Thursday, April 11, 2019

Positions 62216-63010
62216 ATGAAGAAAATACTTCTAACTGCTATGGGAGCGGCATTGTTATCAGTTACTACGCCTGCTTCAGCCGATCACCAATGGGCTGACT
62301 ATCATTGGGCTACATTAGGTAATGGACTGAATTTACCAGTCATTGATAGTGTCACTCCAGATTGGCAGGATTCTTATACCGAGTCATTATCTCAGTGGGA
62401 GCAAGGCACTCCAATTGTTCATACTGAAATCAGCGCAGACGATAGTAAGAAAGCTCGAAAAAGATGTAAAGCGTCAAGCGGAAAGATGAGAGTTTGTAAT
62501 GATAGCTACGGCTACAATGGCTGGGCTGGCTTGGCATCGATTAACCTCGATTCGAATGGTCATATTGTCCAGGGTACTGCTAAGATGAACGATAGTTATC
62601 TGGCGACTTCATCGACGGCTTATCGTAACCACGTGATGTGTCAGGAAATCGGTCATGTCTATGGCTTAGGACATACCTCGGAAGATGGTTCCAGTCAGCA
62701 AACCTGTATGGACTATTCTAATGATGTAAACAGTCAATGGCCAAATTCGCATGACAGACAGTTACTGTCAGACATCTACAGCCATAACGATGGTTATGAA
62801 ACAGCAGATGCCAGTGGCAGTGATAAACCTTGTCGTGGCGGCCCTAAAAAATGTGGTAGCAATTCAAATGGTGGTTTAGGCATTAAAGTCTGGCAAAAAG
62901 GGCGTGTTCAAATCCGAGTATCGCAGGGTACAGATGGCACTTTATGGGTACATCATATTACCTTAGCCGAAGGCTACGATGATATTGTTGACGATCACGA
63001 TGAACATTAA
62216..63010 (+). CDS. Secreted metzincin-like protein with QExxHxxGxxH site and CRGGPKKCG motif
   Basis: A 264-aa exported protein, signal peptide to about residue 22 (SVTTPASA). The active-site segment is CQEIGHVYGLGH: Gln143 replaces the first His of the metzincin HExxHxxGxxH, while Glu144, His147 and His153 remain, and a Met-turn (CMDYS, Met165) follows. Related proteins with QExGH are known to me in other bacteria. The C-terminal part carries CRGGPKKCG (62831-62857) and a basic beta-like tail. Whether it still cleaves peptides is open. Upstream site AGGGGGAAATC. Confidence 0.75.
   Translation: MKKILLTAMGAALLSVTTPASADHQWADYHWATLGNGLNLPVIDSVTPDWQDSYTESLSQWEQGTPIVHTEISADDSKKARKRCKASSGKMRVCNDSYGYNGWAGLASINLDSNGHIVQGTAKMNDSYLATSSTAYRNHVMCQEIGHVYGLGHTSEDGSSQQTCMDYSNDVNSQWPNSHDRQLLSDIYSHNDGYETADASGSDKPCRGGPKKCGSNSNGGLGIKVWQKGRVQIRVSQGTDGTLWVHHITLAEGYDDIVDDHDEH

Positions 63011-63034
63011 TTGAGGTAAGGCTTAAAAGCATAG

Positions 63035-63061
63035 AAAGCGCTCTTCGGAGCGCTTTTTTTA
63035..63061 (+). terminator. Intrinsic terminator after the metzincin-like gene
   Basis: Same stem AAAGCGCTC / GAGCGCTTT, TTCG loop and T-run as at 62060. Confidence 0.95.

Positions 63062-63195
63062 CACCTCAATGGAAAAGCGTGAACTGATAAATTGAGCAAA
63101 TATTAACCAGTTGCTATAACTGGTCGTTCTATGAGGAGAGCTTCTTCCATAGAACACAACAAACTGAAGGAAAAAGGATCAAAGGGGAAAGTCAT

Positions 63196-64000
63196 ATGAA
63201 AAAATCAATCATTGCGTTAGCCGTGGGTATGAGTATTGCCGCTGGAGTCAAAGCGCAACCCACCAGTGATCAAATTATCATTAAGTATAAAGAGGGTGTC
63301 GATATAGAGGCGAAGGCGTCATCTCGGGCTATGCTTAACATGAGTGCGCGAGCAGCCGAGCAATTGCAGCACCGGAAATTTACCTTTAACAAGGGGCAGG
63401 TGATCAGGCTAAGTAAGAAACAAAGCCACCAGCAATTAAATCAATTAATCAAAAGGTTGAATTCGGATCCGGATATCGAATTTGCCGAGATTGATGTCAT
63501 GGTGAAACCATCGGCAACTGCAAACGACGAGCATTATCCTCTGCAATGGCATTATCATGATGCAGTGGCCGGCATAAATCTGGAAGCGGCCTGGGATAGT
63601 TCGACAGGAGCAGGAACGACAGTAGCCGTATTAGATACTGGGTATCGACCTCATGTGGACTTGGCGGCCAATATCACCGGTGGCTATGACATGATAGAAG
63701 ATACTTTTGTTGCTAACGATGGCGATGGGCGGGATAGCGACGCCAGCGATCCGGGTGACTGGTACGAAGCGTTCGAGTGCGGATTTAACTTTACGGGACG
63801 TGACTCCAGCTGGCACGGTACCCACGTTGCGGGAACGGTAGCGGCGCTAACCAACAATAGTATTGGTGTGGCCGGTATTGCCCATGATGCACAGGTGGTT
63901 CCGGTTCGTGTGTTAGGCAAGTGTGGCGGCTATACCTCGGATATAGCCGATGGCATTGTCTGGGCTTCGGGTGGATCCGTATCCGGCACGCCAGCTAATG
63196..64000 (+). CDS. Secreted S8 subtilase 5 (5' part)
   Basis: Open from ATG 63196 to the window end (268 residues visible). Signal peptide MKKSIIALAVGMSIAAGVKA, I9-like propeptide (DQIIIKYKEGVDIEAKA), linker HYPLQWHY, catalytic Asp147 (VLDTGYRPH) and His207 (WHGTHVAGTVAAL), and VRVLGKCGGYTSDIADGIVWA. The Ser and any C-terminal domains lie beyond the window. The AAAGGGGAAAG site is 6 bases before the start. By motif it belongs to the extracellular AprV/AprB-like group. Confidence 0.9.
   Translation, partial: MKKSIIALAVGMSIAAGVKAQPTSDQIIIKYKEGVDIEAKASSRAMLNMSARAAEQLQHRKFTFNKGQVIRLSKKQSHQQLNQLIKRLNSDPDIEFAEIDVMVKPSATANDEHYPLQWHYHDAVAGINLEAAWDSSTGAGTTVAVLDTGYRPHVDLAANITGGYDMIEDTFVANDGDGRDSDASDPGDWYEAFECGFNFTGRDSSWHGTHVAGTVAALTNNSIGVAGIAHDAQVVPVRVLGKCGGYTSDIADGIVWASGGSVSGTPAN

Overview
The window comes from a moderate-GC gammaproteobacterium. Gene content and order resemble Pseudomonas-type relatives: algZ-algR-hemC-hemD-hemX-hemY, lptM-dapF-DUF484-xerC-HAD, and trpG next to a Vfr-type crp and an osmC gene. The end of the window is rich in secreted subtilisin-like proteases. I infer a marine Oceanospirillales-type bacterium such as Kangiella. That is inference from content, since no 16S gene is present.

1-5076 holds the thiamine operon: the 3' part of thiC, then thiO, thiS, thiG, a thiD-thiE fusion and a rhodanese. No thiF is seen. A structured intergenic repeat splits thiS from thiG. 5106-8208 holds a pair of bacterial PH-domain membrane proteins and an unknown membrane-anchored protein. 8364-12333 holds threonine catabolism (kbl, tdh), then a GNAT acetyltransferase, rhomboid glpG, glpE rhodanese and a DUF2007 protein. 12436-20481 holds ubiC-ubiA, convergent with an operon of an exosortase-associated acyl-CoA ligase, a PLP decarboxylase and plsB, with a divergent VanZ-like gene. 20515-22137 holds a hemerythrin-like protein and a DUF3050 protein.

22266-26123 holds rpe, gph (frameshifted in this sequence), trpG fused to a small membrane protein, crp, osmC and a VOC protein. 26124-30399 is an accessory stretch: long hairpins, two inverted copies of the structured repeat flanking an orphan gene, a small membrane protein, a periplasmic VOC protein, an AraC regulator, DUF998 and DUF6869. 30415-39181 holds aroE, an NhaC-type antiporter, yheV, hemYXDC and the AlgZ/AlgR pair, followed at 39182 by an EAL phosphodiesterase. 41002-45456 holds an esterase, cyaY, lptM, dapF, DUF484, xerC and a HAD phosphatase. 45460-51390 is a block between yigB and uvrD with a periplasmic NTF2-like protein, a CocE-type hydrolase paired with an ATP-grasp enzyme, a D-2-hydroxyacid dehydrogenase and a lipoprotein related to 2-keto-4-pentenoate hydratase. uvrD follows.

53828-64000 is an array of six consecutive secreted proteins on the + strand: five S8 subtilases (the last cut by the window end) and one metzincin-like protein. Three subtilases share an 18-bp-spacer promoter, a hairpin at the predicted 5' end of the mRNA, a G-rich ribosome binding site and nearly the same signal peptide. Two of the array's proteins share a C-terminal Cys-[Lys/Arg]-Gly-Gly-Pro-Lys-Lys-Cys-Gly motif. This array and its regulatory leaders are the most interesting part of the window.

What Causes Cramps in the First Place? Contracting and relaxing are two concurrent actions that allow muscles to perform their intended jobs. However, what happens when the relaxed muscles contract as well? The result is cramps, commonly known as a “charley horse.” Cramps are sudden and involuntary contraction of one or more supposedly relaxed muscles, rendering the affected area temporarily impossible to use. The most distinguishable symptom is a sharp pain and if you touch it, you may feel a hard lump of tissue beneath the skin. Cramps mainly occur due to muscle overuse or when you’re holding a position for a prolonged period of time. Other possible reasons include: • Inadequate blood supply — Narrowing of the arteries in your legs can produce cramp-like symptoms. • Nerve compression — Compression of nerves in your spine may also produce cramp-like pain in your legs, which usually worsens the longer you walk. • Mineral depletion — An unhealthy diet can cause mineral deficiencies that may eventually lead to muscle cramps. How to Prevent Cramps Moving your muscles is a core biological function that allows you to go about your life. From riding a bicycle to washing the dishes, your muscles help make movement possible. To achieve this goal, muscles perform two maneuvers: contracting and relaxing. With your brain as the director, your muscles contract and relax countless times throughout the day depending on the work you do. Contraction occurs when your nervous system sends stimuli into the desired muscle. This allows calcium to be released into the muscles you wish to use, causing them to shorten. On the opposite end, the relaxed muscles release an enzyme called acetylcholinesterase, allowing the muscle to lengthen and ease up. To allow your body to move properly, your muscles perform both of these actions simultaneously. How to Get Rid of Leg Cramps Right Away With This Exercise In your lower torso, cramps typically affect your calf muscles. Should they appear after strenuous physical activity, performing this exercise may help relieve pain right away: 1. Stand arms length away from a wall while keeping your soles flat on the floor. 2. Bend forward and lean on the wall. You will feel your calf muscles stretch. 3. Repeat several times a day until your calves’ strength improves. Another strategy is applying an ice pack on the affected muscles. If that doesn’t work, apply a hot compress directly onto the cramped muscle. Taking a warm bath may work as well. A good rule of thumb is that cold works best for any new or flared up issue. So try ice first. Period Cramps May Respond Better To Heat Application Period cramps are common among menstruating women, but they are treatable in various ways. One popular method is applying heat to the abdomen, which may help relieve pain. Any device or approach will do, such as using a hot water bottle, a towel dipped in warm water or taking a hot bath — what is essential in getting rid of period cramps is applying heat on your stomach. It’s also important to avoid foods that cause bloating as they may exacerbate your symptoms. Caffeine, salty foods, alcoholic beverages and fatty dishes fall under this category. In addition, you may add “preemptive exercising” into your routine. This simply means exercising your core regularly to make it stronger, which may help manage cramping. Furthermore, applying essential oils to your stomach may be an effective strategy. They’re filled with unique compounds that may help reduce pain, inflammation and discomfort, as well as helping you relax. Potentially effective options include: • Roman Chamomile • Cinnamon • Sage • Clary Sage • Cypress Treating Stomach Cramps Works Similarly to Period Cramps Stomach cramps occur when the abdominal muscles contract. The main cause is usually muscle strain due to core-focused exercises or other energetic physical activities. In other cases, dehydration, buildup of gas, or the onset of digestive issues such as constipation contribute to stomach cramps. Similar to period cramps, stomach cramps may be treated by applying heat on the affected area. You may also supplement your treatment with a massage to provide additional relaxation. Alternative treatments include ice or using the following essential oils: • Peppermint • Ginger • Chamomile • Cumin Neck Cramps Are Often a Result of Poor Posture Neck cramps, also known as a stiff neck, generally occur when the neck muscles weaken over time due to overuse or poor posture. Activities such as looking down at your computer monitor throughout the day, as well as driving or using your smartphone for prolonged periods of time, can weaken neck muscles. If you don’t know how to get rid of neck cramps and you’ve experienced it before, this simple procedure may help: 1. Find the sore spot and place one hand over it. 2. Firmly push into the affected area with your fingers, but not hard enough to cause a sharp pain. 3. Turn your head slightly in the direction opposite of the cramp and bend it diagonally. 4. Repeat steps 1 to 3 around 20 times. Once your neck feels better, try this simple exercise from the Cleveland Clinic, which is intended to reduce the risk of neck cramps in the future: 1. Roll your shoulders backwards and down 10 times. 2. Squeeze your shoulder blades together 10 times. 3. Place your hands at the back of your head and push into them, then hold for 15 seconds. 4. Tilt your head shoulder to shoulder 10 times on each side. Lastly, make sure to practice proper posture regardless of what you’re doing, such as positioning computer monitor at eye level and moving your neck frequently when driving to ensure your muscles remain nimble. How to Get Rid of Hand Cramps Properly Using Stretches Hand cramps are generally caused by dehydration, injuries or overuse. In some cases, however, they may be a symptom of rheumatoid arthritis. According to Dr. Kelly Weselman from the Wellstar Medical Group, inflammation in the joints caused by arthritis generally affects muscle function. To make things more confusing, the pain caused by the inflammation may feel like a cramp, too. Fortunately, providing relief to your cramped hands is an easy endeavor by performing this simple stretching exercise: Using your opposite hand, lightly push back all four fingers and thumb on the cramped hand. You may also supplement this method with a heat wrap or running your hand under warm water. Your Diet Plays an Important in Preventing Cramps While home remedies may effectively treat cramps whenever they appear, do not neglect your diet. Eating unhealthy food causes vitamin deficiencies that ultimately affect how your body performs. It’s estimated that 80 percent of Americans are deficient in magnesium, a mineral that performs a vital role in healthy muscle function. Low levels of it can lead to cramps, as well as other musculoskeletal conditions such as fibromyalgia and chronic back pain. Potassium, another mineral, has been linked to cramps as well. To reduce your risk of cramps, it’s important that you eat healthy foods so your body performs at its peak. Rich sources of magnesium include dark leafy greens, such as kale and spinach. You may also consume unpasteurized raw nuts such as almonds and hazelnuts, and fruits such as apples. On the other hand, good sources of potassium include avocado, papaya and wild-caught Alaskan salmon. *If you have any questions about diet, exercise or nutritional supplements that can help you with muscle cramps; ask one of the doctors at our office. Source: mercola, 4/10/19.